16/03/2016 The Wales Report


Huw Edwards discusses the Budget and its impact on Wales.

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Tonight on the Wales Report, we're at Westminster for a special


We'll be looking at the chancellor's measures and considering


what they mean for the people of Wales.


And we'll be asking how today's announcements affect the debate


ahead of the elections to the National Assembly in May.


Welcome to The Wales Report from Westminster after a busy


Budget Day, with just seven weeks to go until Welsh voters go


to the polls to elect a new National Assembly.


So we'll be considering the chancellor's measures


and the latest economic forecasts, and setting them in a Welsh context.


And remember, you can join in the discussion on social media.


The hashtag is thewalesreport. With me tonight, Alun Cairns,


the Wales Office Minister and Conservative MP


Nia Griffith, Shadow Secretary of State for Wales and Labour


For the Liberal Democrats we have Baroness Jenny Randerson.


For Plaid Cymru, Liz Saville Roberts, MP for Dwyfor Meirionydd


and for UKIP we have the former MP for Rochester and Strood,


Mark Reckless, who'll be standing in the May's elections in Wales.


Many thanks to you all for being here this evening.


The big challenge this evening is to cover quite a lot of this densely


packed budget. I start with a headline that is relevant to Welsh


people, the battle against childhood obesity. It is the eye-catching


initiative on this sugar levy. In October the Prime Minister told us


clearly this was not the most effective way of tackling obesity,


what has changed? There is a whole package of


policies. What I like about the way the Chancellor went about


introducing it is that it is a levy on industry, not a tax on


individuals. He will work with the industries so they can adapt their


policies, that will respond to the demands both governments, and also


the consumer. That money will go into sports and schools, encouraging


people to live a healthy lifestyle. It is a win-win for the industry and


the public. You are assuming that the cost will


be passed on in some way. I assume that the industry itself


will work with the policy, within the framework and use new


innovations. There are lots of alternatives that can be used as


well as reducing the taste of sugar as well.


Some fizzy drinks manufacturers say that the diet version is far more


popular than the sugar division. There are things that can be done


now that couldn't be done a short time ago.


When I spoke to a representative of the industry he wasn't very happy,


as we may foresee. But he did make what was probably a reasonable


point, lots of things contain sugar, they are not being locked in this


way, this is far too narrow a focus. Is that fair? I don't think it is.


In our childhood we used to drink water. It is a norm now for


children, I'd really like to see this policy actually get the


manufacturers to promote the ones that have less sugar. That's what we


really want. It's not about trying to raise money from it, I don't


think, as about changing the type of product that is there, drizzly


available. Change people's habits. The industry


says, Jenny, they have already made significant changes. They have


reduced sugar locals and feel they are not getting the credit for that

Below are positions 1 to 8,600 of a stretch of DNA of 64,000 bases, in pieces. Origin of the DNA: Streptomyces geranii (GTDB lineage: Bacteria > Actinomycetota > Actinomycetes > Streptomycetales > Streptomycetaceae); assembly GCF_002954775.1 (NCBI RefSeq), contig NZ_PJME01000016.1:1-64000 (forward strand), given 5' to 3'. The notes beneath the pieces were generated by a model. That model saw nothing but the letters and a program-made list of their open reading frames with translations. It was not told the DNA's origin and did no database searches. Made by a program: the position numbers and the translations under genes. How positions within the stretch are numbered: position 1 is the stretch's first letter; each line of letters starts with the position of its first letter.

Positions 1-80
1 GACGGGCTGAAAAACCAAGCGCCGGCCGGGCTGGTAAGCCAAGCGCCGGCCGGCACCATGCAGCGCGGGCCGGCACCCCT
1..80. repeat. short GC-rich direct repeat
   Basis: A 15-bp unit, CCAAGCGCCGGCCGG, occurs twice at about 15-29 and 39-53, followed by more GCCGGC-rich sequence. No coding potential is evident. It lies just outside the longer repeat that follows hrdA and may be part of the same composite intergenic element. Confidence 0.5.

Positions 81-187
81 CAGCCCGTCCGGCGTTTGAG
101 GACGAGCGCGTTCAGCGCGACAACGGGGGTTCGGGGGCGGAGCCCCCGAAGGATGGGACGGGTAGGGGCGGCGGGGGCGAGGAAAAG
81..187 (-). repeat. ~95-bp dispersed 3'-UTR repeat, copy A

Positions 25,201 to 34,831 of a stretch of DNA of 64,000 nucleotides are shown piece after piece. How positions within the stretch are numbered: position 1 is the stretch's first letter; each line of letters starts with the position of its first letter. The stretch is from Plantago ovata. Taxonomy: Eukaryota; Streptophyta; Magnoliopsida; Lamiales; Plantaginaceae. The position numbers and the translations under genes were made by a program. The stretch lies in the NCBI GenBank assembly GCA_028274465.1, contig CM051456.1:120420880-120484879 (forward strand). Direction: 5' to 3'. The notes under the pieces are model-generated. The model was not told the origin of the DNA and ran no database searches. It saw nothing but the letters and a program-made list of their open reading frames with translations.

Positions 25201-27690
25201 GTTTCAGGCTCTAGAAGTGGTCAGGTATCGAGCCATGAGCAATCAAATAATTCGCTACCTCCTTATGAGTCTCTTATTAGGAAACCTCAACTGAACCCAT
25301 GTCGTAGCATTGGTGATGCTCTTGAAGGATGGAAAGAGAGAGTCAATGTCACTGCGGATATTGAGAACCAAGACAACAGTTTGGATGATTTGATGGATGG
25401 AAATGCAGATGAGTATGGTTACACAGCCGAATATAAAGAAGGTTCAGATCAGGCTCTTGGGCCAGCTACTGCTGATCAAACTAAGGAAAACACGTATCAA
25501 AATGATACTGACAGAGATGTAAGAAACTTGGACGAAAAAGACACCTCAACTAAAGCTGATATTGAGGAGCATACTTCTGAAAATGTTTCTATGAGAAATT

and this is some form of punishment. What do the Lib Dems say? I think it


is an important first step. I'm pleased that the Chancellor 's and


to a long campaign, and a very effective campaign, one which the


Liberal Democrats in government were very much engaged in. It's the first


step, you know, to taking access sugar out of a lot of our foods.


The logic, I suppose, is if you do this to sugary drinks you could look


at sweets, and all the rest of it. Would Plaid Cymru be in the business


of looking at widening the kind of area the levy should be applied in?


I'd like to say that this was a Plaid policy many years ago when


others refused to countenance it. We are delighted the Treasury has


adopted it as a policy. Some aspects need to come out of the wash, such


as what the details are. There was talk about exempting fruit juices


and milk drinks, we'll need to know exactly more about what that means.


I think it's already been mentioned that this is the first step in


considering what is the content of our food in terms of sugar, and


fats. One of your colleagues today said,


look, this is all about thing you will not drink sugary drinks and you


will do more exercise, a budget she characterised as a bit of a nanny


state kind of thing. Is that fair? Do you think this sugar levy, at the


end of the day, does make sense not? We are opposed to this in Ukip. It


is yet another new tax. Or the other parties are falling over each other


to say how much they support it... It's not a tax. They call it a levy


but it is a tax. Either it will raise money to help schools boards


or it won't. In the long term we hope it will change behaviour. Alan


said he hopes it will bring in extra money for schools boards, not that


bad Wales. Can I just clarify what I said. I


said that we are trying to influence and change lifestyle, it is about


influencing behaviour. If they will be the extreme... It will raise half


?1 billion, wanted? They will be the extreme view of


those who don't want to see any influence on that basis, but this is


a balance. It is a levy on companies calling on them to change their


habits. They won't be much raised from last levy. Clearly, we are


trying to take the industry there, carrot and stick. We have no doubt


consumers will respond. But it hits the Brewer hardest. The


reason it is necessary is that we have not made any headway. The


problem is getting worse. The options are quite limited, it may be


considered a extreme measure but is justified by the problem.


It's yet another tax. Already taxes are far too high. Cardiff Bay and


Westminster keep putting them up. We think taxes should come down. So


how do you get children and families to realise that the fizzy drink


culture is not good news? Party education. We believe people


should take decisions for themselves. Families and parents are


better making decisions for the young kids than the Chancellor.